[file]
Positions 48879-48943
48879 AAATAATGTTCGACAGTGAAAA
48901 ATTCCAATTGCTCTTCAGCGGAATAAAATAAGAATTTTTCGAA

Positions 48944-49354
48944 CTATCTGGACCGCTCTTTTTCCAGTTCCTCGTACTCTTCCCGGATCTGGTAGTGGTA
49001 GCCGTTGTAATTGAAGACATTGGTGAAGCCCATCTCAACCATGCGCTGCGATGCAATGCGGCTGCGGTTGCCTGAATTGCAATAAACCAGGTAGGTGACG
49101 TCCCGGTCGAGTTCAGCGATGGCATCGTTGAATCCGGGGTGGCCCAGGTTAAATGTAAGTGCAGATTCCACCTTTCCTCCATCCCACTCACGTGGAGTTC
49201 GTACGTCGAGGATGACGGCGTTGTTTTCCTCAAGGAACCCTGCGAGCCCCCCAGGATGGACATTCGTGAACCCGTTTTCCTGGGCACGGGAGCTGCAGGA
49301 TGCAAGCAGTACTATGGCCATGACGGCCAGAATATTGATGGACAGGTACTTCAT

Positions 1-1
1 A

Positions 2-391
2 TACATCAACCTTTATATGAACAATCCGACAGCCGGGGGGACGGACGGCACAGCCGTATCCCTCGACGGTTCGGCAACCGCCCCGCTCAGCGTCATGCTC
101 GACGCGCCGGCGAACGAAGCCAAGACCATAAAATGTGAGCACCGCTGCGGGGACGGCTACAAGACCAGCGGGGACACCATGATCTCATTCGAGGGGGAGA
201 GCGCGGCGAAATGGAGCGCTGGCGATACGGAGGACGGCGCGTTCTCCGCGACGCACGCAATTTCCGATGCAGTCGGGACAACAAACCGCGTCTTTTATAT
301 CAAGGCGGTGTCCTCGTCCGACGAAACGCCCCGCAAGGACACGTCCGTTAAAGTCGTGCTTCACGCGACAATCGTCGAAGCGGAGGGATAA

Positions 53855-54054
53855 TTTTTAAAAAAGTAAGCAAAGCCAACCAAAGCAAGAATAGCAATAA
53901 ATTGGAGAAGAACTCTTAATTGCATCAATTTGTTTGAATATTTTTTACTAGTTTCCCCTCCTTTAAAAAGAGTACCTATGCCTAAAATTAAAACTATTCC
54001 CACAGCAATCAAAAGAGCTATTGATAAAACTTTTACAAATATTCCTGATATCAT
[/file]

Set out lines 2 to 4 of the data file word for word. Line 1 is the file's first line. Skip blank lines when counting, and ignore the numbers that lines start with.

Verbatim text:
48879 AAATAATGTTCGACAGTGAAAA
48901 ATTCCAATTGCTCTTCAGCGGAATAAAATAAGAATTTTTCGAA

Positions 48944-49354